in which x and y represent the forcing and response time series, respectively; , and are the spectra of x and y, and the cross spectrum of x and y, respectively. Here the MSC function is calculated based on Welch’s averaged periodogram method (Welch 1967).Using the 40-h low-pass filtered data, the MSC function is obtained for pairs of variables (i.e., transport and air pressure, transport and east wind velocity component, or transport and north wind velocity component). Since the 40-h low-pass filter is equivalent to a cutoff frequency of 0.6 cpd, the MSC as a function of frequency is useful for frequencies lower than 0.6 cpd. It is found that the mean MSC values between the water transport and the meteorological parameters are ~0.48 (between transport and air pressure), 0.35 (between transport and north wind), and 0.40 (between transport and east wind) (Table 3). These values all increase for the weather band: 0.54 (between transport and air pressure), 0.38 (between transport and north wind), and 0.46 (between transport and east wind). The maximum MSC values are all above 0.7, that is, 0.81 (between transport and air pressure), 0.71 (between transport and north wind), and 0.84 (between transport and east wind). Note that these maximum values all occur inside the weather band, that is, 3.8 days (between transport and air pressure), 3.3 days (between transport and north wind), and 3.3 days (between transport and east wind), with an average of 3.4 days (Table 3). In contrast, all the minimum MSC values occur outside of the weather band. This supports the idea and is consistent with the results of an analysis that the low-pass filtered transport is mainly caused by the atmospheric cold fronts.

Table 3.

Magnitude-squared coherence with transport.

Magnitude-squared coherence with transport.
Magnitude-squared coherence with transport.

f. Mechanism discussion

From Figs. 10 and 11 it is obvious that the timing of frontal passages and that of the minimum or maximum of the transport coincide with each other; that is, the minimum (maximum) transport occurred at the time of the passage of a cold (warm) front. This is what we call the “immediate response” or the transport (as well as the water level and velocity) and air pressure anomaly are roughly in phase for the low-pass filtered time series because the timing of these frontal passages is determined by the frontal lines, where the air pressure reaches its minimum for cold fronts. This is verified by the correlation discussed earlier.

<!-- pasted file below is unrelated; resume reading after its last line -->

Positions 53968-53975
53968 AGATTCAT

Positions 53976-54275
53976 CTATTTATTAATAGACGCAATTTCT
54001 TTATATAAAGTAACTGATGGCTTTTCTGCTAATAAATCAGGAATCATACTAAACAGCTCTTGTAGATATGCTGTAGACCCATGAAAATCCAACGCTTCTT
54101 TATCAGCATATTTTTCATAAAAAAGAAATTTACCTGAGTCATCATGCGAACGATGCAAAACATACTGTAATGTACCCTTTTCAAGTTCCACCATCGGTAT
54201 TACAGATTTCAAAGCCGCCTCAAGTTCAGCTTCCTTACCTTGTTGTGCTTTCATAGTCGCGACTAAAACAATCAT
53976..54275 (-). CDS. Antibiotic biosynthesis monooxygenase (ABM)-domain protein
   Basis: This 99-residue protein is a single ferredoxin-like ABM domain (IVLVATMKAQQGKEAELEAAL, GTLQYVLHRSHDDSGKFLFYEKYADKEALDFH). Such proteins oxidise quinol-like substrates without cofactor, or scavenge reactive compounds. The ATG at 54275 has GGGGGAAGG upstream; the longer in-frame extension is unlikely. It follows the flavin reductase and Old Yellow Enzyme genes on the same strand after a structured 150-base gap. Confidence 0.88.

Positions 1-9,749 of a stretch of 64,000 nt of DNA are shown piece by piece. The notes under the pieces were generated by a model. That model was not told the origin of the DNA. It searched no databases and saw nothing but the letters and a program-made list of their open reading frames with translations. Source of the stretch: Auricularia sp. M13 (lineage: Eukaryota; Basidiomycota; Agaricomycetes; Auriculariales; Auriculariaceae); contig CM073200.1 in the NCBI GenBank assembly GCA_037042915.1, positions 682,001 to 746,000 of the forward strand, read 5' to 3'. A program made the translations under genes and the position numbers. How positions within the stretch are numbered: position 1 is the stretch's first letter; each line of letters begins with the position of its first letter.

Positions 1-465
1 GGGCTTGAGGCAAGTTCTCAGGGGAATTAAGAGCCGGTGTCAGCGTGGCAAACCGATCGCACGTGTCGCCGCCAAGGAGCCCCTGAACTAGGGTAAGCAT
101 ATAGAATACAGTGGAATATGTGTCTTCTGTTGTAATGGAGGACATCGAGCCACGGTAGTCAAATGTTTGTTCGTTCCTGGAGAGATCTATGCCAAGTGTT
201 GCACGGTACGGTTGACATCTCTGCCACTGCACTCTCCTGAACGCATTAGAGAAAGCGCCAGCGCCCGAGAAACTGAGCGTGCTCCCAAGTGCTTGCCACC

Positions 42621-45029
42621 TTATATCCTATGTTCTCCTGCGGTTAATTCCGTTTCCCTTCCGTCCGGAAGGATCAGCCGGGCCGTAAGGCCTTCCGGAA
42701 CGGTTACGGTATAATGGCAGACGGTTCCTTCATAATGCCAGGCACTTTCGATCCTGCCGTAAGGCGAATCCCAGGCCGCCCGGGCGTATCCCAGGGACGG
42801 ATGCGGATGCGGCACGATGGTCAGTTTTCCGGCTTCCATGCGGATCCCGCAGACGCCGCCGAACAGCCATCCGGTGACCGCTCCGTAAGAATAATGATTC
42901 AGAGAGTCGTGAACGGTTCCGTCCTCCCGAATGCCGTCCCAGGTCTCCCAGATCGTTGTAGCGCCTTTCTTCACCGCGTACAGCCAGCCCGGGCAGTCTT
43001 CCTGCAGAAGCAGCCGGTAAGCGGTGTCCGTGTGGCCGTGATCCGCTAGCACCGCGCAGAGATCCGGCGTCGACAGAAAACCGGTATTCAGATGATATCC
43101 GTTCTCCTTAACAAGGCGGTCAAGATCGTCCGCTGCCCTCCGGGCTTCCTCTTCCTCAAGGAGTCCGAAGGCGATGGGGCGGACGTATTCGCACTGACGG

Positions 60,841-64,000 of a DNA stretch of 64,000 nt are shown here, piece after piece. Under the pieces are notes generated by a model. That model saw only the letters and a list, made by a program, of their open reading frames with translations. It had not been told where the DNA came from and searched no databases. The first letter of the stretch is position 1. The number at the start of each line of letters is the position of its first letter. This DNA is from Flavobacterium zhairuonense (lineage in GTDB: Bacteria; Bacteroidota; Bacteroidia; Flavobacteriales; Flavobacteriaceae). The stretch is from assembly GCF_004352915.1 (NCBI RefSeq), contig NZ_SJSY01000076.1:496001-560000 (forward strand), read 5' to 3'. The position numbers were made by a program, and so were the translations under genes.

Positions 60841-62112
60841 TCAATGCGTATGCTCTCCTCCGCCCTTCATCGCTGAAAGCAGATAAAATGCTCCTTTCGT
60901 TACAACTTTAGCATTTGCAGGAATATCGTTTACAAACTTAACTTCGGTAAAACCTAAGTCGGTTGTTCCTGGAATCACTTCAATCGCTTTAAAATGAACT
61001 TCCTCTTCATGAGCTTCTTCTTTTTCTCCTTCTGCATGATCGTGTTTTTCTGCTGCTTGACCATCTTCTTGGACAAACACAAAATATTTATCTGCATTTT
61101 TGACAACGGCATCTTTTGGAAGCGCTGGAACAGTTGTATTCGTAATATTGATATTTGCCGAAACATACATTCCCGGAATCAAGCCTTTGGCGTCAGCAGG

For the cold front cases, prior to the frontal passage, wind is usually onshore (southerly, southwesterly, or southeasterly). After the frontal passage, wind is usually offshore (northerly, northwesterly, or northeasterly). For the warm front cases, wind is usually onshore first and reaches its maximum at the (warm) frontal passage, after which the cold front connected with the warm front from the west usually pushes through, bringing offshore wind. By direct wind stress, the onshore wind would produce an inward flux while an offshore wind would produce an outward flux, of water. This is generally the case as discussed earlier. The transport, however, is not obviously correlated with the northerly wind, since the correlation coefficient of the water level and the northerly wind is less than 0.30. This is probably because the frontal passage time is not exactly the time of sign change of the north component of the wind, or there is a lag between the wind and setup or setdown. Wind is a vector and is not usually in phase with the air pressure, even though they are related, but not in a linear way. This is similar to a recent study of the wind-driven transport through multiple inlets of Lake Pontchartrain (Huang and Li 2017), in which the correlation of the transport and the northerly wind component is on the order of 0.2–0.4.

In contrast, the transport and easterly wind component have generally larger correlations. In the present study, this correlation for the “cold front season” (late October to the following April) has an overall value of −0.59 for the first deployment and −0.39 for the second (the negative sign indicates that this is consistent with the Ekman transport—a negative or east wind would cause the coast to have a higher water level). Compared with a correlation coefficient of −0.73 to −0.78 of Huang and Li (2017), the present study shows a smaller magnitude of correlations. However, the larger magnitude of correlation between the easterly wind component and the transport than that between the northerly wind component and the transport suggests that the wind-driven Ekman transport does play an important role in the setup and setdown of the overall water level, considering the fact that the coastline in the study area along the northern Gulf of Mexico is roughly east to west. As a result, the inward and outward transports are more correlated with the east wind component as accepted in many studies, for example, Kupchik (2014).